Using a CPAP machine is supposed to improve your quality of sleep, but some CPAP owners find that the noise of their machine can actually make it more difficult to get the restful sleep they need. Fortunately, there are several quiet CPAP machines available in 2022, such as ResMed’s AirSense 10 AutoSet Card-to-Cloud, the quietest CPAP overall.
When looking online, how can you tell how loud a CPAP is? CPAP manufacturers use decibels to rate how much noise a CPAP makes. But since everyone perceives sound differently, it can be hard to compare decibel ratings to familiar sounds you hear in everyday life.
To help you, check out our detailed table below that compares decibels to sounds you may be familiar with. That way you can have a good sense of how much noise a CPAP machine makes.
In this article, we’ll take a look at the absolute quietest CPAP machines on the market including auto-adjusting machines, fixed-pressure machines, and travel machines. We’ll also offer some advice and tips for reducing the sound from your CPAP machine, as well as reducing how much of the sound you’re exposed to.
In a hurry? The quietest CPAP machine currently available is the AirSense 10 AutoSet Card-to-Cloud, which operates at just 26 decibels. This whisper-quiet machine is backed by popular features like AutoRamp, SmartStart/Stop, and Expiratory Pressure Relief for a more comfortable therapy experience.
Introducing the quietest CPAP machine on the market—the light-sleeper-friendly AirSense 10™ Card-to-Cloud is quieter than a whisper at only 26 decibels to not disturb you or your partner.
Read AirSense 10 Review
We’ll talk a bit more about the Airsense 10 and other quiet CPAP machines below, but for now, let’s start by taking a look at how loud CPAP machines are compared to some other noises we experience on a regular basis.
How Loud is a CPAP Machine?
Every CPAP machine comes with a decibel (dB) rating that’s specified by the manufacturer. Most CPAP machines are rated at about 30dB, which is comparable to the sound of a whispered conversation. While the difference between a machine that runs at 26 decibels and one that runs at 32 decibels may not seem like a big deal, consider that with every 10-decibel increase in volume, the sound is actually doubling in intensity. For reference, a 30 dB sound is twice as loud as a 20 dB sound and half as loud as a 40 dB sound.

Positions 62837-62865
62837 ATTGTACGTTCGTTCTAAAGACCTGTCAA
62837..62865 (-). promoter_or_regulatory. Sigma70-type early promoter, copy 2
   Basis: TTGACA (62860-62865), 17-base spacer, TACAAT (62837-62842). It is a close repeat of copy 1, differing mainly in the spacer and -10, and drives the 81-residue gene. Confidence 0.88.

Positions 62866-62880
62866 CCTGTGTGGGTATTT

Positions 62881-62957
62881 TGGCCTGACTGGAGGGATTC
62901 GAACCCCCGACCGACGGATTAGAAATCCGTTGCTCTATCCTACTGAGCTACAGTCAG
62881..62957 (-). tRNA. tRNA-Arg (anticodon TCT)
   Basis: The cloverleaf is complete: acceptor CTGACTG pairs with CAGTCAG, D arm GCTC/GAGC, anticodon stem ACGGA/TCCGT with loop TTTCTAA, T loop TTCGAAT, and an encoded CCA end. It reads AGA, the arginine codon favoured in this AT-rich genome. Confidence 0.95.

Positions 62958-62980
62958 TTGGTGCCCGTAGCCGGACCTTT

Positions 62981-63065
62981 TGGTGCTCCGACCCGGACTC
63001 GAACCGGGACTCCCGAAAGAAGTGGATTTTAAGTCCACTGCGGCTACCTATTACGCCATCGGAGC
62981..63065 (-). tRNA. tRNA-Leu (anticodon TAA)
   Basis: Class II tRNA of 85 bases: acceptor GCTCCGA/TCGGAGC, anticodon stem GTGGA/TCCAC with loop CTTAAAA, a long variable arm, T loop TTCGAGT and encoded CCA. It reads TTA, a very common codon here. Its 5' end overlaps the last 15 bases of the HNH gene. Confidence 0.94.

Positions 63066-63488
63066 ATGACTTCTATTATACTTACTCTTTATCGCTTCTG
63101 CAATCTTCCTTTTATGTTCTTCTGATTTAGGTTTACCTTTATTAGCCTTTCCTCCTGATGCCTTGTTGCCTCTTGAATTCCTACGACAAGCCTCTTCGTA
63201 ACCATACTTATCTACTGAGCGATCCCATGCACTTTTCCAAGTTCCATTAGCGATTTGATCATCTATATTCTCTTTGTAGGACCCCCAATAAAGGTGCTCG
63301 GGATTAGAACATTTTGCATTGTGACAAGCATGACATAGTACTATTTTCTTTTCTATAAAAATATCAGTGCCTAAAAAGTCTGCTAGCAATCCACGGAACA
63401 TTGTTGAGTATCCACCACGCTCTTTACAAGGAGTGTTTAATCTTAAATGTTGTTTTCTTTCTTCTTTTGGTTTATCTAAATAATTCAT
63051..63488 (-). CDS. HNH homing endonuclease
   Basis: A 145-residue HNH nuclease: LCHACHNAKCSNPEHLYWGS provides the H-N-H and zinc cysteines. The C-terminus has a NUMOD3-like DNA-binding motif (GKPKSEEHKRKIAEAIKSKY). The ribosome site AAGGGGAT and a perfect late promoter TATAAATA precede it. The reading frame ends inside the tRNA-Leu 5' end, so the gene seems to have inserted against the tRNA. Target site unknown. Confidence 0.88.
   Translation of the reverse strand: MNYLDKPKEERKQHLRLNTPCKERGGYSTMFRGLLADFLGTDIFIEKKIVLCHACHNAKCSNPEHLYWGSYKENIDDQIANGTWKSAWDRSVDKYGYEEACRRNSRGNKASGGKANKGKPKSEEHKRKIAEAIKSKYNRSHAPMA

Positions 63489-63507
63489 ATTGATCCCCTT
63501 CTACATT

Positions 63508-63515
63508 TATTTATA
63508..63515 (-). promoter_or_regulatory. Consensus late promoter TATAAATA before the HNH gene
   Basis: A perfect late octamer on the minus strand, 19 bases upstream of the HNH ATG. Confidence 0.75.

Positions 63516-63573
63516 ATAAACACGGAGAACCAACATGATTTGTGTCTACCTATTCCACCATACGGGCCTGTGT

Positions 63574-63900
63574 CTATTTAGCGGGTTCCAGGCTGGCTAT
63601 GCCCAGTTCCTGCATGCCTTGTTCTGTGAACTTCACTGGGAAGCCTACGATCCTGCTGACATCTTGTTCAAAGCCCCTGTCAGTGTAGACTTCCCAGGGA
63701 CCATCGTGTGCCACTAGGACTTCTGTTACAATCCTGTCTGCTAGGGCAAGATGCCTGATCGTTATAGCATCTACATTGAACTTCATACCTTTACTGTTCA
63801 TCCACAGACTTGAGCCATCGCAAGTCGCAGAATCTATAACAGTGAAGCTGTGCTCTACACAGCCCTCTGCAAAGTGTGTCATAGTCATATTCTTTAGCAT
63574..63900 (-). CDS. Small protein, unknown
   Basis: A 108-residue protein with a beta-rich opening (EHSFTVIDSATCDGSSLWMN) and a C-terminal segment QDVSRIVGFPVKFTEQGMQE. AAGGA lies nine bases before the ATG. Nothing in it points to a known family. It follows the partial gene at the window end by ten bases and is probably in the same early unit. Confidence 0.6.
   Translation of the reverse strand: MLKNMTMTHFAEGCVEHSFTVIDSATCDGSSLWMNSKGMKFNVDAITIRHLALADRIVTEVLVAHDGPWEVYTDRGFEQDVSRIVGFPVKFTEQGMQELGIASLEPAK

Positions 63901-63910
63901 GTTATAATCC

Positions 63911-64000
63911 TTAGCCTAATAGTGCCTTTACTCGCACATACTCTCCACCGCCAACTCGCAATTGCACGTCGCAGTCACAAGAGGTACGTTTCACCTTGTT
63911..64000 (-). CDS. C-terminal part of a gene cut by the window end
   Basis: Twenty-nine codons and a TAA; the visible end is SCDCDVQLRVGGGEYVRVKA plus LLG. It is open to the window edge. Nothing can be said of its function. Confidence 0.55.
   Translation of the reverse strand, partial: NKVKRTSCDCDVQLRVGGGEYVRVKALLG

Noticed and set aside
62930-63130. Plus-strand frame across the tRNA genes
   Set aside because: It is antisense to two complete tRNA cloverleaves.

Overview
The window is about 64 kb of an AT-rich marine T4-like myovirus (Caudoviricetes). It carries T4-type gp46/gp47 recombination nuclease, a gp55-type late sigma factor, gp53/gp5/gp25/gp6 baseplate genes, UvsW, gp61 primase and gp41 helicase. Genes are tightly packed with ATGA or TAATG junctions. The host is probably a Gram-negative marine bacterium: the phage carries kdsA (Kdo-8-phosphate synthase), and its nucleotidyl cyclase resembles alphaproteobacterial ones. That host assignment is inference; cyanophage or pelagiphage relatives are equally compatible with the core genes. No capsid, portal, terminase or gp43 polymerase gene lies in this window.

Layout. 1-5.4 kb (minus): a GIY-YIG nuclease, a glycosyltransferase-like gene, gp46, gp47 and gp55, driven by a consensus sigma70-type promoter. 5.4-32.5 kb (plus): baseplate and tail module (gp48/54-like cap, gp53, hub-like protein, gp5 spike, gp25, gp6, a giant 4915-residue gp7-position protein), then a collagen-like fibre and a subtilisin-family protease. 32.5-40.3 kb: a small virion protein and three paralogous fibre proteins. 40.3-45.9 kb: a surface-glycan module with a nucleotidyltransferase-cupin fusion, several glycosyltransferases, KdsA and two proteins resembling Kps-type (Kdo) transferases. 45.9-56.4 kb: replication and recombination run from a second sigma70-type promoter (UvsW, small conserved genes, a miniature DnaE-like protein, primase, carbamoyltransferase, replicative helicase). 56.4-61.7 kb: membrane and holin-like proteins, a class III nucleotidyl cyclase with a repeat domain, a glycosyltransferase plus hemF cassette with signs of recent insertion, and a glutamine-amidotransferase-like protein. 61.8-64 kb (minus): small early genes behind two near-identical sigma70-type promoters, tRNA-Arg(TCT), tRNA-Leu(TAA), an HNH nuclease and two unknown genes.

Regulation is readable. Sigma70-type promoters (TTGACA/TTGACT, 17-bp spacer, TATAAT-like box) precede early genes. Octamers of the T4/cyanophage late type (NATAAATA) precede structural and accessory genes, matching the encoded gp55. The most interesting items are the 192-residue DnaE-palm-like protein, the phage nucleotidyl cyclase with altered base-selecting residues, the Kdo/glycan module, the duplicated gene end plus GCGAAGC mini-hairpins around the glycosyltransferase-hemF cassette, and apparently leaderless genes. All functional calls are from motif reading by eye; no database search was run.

To better illustrate this, we put together a table showing different noises most people will be familiar with and their corresponding decibel levels below:
|Decibels||Point of Reference||Typical Response|
|0-10||The Quietest Sounds Someone With Typical Hearing Can Hear||✔️ Safe Sound Level|
|10-20||Normal Breathing||✔️ Safe Sound Level|
|20-30||Rustling Leaves, The Quietest CPAP Machine||✔️ Safe Sound Level|
|30-40||Whispered Conversation, Average CPAP Machine Volume||✔️ Safe Sound Level|
|40-50||Moderate Rainfall||✔️ Safe Sound Level|
|50-60||Normal Conversation||⚠️ Sounds Start to Become Annoying|
|60-70||City Traffic||⚠️ Sounds Start to Become Annoying|
|70-80||Vacuum Cleaner, Noisy Restaurant||⚠️ Sounds Start to Become Annoying|
|80-90||Heavy Traffic, Lawn Mowers||🚨 Hearing Damage Threshold (2 hours)|
|90-100||Shouting, Loud Motorcycles||🚨 Hearing Damage Threshold (50 minutes)|
|100-110||Chainsaw, Leaf Blower||🚨 Hearing Damage Threshold At (15 minutes)|
|110-120||Rock Concert||🚨 Hearing Damage Threshold At (5 minutes)|
|120-130||Stock Car Racing||🚨 Ear Injury|
|130-140||Gun Shots||🚨 Ear Injury|
Of course, everyone experiences sound a bit differently, and a noise level that bothers one person may go totally unnoticed by another, and the same can be said about the different pitches at which CPAP machines operate.
When users switch to a new machine, it often sounds a lot louder at first even when it isn’t on paper. Every CPAP machine has its own sonic quality, so even though machines may have the same decibel rating, they still will sound a bit different.
The HDM Z2 Auto and Luna G3 CPAP machines are great examples of this.
On one hand, the Z2 Auto is actually the quieter machine at 26 decibels, but because it is a travel machine, some people may perceive the higher-pitched motor to be louder than the 30-decibel Luna G3. The Luna G3, while on paper is louder than the HDM Z2, may be perceived as quieter by some people because it is a lower-pitched hum with ‘more machine’ between you and the motor.
Sometimes it just takes a bit of time to get accustomed to the new sound, and background noise doesn’t have to be bad—white noise machines are quite popular, after all. You might even find that your new CPAP machine makes for the best white noise machine to help you sleep after you adjust to it! Only you know how sensitive you are to noises, so keep that in mind when planning for your new machine.
What are the Quietest CPAP Machines Available Today?
Whether you’re looking for a travel machine, one for regular home use, a fixed-pressure machine, or an auto-adjusting one, here are the quietest CPAP machines for sale right now that deliver therapy at 30 decibels or less: